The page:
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Mario Draghi’s resignation has once again plunged the reputation of Italian politics into volatile waters. This time, however, the instability does not arise from the question of who will lead the country, but precisely because of the answer.

Draghi’s technocratic government lasted just two years. Italy has been overwhelmingly run by populist parties and this looks set to be the case once again. When Italians go to vote on September 25th, polls predict a clear right-wing coalition victory lead by far-right Brothers of Italy’s Giorgia Meloni, allied with Matteo Salvini’s the League and ex-Prime Minister Silvio Berlusconi’s Forza Italia. Brothers of Italy, which received 4% of the vote in the 2018 elections, is now consistently polling at around 25%, ahead of the left-wing Democratic Party’s 22%; the populist left-wing 5 Star Movement lead by Giuseppe Conte, the Prime Minister who preceded Draghi and instigated his resignation, ties with the League on 13%, whilst Forza Italia is neck and neck with the centrist coalition supporting Draghi’s return to PM between Matteo Renzi’s Azione and Carlo Calenda’s Italia Viva on 7%. 

Meloni’s strong position comes from the right-wing alliance that will translate into a governing coalition with Meloni at the top of the pecking order. This is in stark contrast with Italy’s left-wing, who have been unable to find unifying ground – in part as a consequence of Calenda’s refusal to work with the Greens and Left Party alliance, dropping out of a pact with the Democratic Party[1] – and thus leaving voters with no real opposition to the dominating right-wing bloc.

Brothers of Italy have been climbing in the polls ever since 2018 whilst the League, a party with almost identical fundamentals, has been falling at a corresponding rate. It looks like the decision by Salvini to join Draghi’s government has penalised the League, with voters preferring to veer even further away from the establishment. The 5 Star Movement, which was beginning to fall in the polls, has sharply increased following the dissolution of Parliament, as has the Azione and Viva Italia centrist coalition. The latter has been increasing whilst the Democratic Party steadily loses popularity, pointing to Calenda’s withdrawal of support from a potential left-wing bloc. Berlusconi’s Forza Italia is consistently bobbing around the 7% mark but, in the context of a wider right-wing coalition, that is by no means insignificant.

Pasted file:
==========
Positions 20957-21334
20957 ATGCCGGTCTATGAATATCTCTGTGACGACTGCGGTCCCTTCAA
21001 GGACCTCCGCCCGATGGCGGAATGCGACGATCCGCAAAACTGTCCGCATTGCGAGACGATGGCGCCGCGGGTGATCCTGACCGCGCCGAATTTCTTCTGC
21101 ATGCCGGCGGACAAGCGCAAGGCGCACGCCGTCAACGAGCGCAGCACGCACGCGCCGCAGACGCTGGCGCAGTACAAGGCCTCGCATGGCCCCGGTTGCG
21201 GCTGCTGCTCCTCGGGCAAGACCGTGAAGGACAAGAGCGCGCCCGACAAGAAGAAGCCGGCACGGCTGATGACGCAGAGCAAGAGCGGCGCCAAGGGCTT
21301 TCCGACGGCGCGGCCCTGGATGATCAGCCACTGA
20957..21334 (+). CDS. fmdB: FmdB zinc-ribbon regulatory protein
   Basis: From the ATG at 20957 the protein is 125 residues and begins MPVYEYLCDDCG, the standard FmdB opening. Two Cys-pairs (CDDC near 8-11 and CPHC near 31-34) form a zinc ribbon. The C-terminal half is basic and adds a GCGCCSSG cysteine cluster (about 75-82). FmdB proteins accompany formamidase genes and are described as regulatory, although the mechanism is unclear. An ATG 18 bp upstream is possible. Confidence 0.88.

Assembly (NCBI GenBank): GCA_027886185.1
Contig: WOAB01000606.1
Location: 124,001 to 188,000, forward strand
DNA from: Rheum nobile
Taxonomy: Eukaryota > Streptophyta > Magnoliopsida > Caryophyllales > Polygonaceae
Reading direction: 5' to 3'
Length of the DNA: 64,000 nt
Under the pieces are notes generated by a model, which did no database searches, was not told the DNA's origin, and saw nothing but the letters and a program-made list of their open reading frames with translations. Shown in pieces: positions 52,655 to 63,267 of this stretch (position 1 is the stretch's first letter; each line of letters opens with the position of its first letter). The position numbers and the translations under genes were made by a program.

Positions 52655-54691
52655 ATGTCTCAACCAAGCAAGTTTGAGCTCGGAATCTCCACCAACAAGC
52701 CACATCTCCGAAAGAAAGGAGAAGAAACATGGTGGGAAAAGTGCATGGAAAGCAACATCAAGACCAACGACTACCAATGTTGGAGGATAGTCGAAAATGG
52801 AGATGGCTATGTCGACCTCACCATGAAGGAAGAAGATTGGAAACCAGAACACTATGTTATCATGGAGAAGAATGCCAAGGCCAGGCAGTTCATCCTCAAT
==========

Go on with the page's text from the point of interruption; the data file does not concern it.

Economic challenges

Italy faces a plethora of challenges that the future government will have to deal with. Of most concern to investors will be the classic Italian trifecta of doom: an aging population, persistent low growth and high debt. If polls are correct, these challenges are to be faced by a right-wing coalition whose leading party’s mantra is identity-led “God, country and family”[1] (a slogan coined by fascist Giovanni Giuriati in 1931[2]). 

  • “Country” is undoubtedly an Italy-first sentiment; Meloni has advocated for naval blockades[3] of North Africa to halt the flows of illegal immigrants and has morphed her previous stance of “Italexit” from the EU to one where she wants to defend Italy’s national interest against the overbearing powers of France and Germany.
  • “Family” is a nod to the issue of an aging population with policy proposals such as a taxation system accounting for the number of household members, but the larger focus has been on saying “no to the LGBT lobby” and “yes to natural families”. 
  • “God” is the glue that holds it all together 

These are policies that grate against the general direction of the EU with Brussels already concerned that Meloni’s closest European ally is Victor Orbàn. Brothers of Italy and the League Euro-deputies voting against the EU’s resolution that “Hungary is no longer a democracy”.[4] Meloni has also positioned herself as openly against the “climate fundamentalism of the Green New Deal”[5]. Instead, Meloni hopes to see growth through lowering taxes on labour and bonuses, such as broadening the range of goods with reduced VAT and zero taxes for the first three years for young people under 30 who set up their own businesses.[6]

Her opponent on the centre left, the leader of the Democratic Party Enrico Letta, also envisages lowering taxes on labour, but the similarities stop there. He makes it clear he wishes to be associated with the Draghi government and is looking for “more Europe, not less”[7]. He wholeheartedly supports the EU sanctions against Russia unlike Salvini, who recently criticised them[8]. Salvini and Berlusconi, Meloni’s coalition partners-to-be, have both shown themselves to hold uncomfortably close relations with Putin; this is one of the few electoral issues Draghi has openly condemned[9]. Meloni has used the campaign to distance herself from ties to Russia, instead facing across the Atlantic to the US. She told a business conference that “If Ukraine falls and the West perishes, the big winner will not be Putin's Russia, but Xi Jinping's China. And those who are weakest in the West, namely Europe, risk finding themselves under Chinese influence. So we have to fight this battle”[10]

Her lack of experience has led to accusations that she will rip up the carefully negotiated use of EU funds in the National Recovery and Resilience Facility[11]. Her opponents claim she will squander the opportunity through incompetence and attempts to renegotiate required reforms. 

Meloni will be Italy’s first female leader and she will hope her right-wing populist plans will deliver a similar revolution for the economy. But Brothers of Italy has a poor track record in its mayorship of Rome and with Berlusconi as a coalition bedfellow, investors will worry that Italy is taking a gamble too far. Political risk premium is back in the EU, driving Italy’s bond yields higher and wider from the EU core. 













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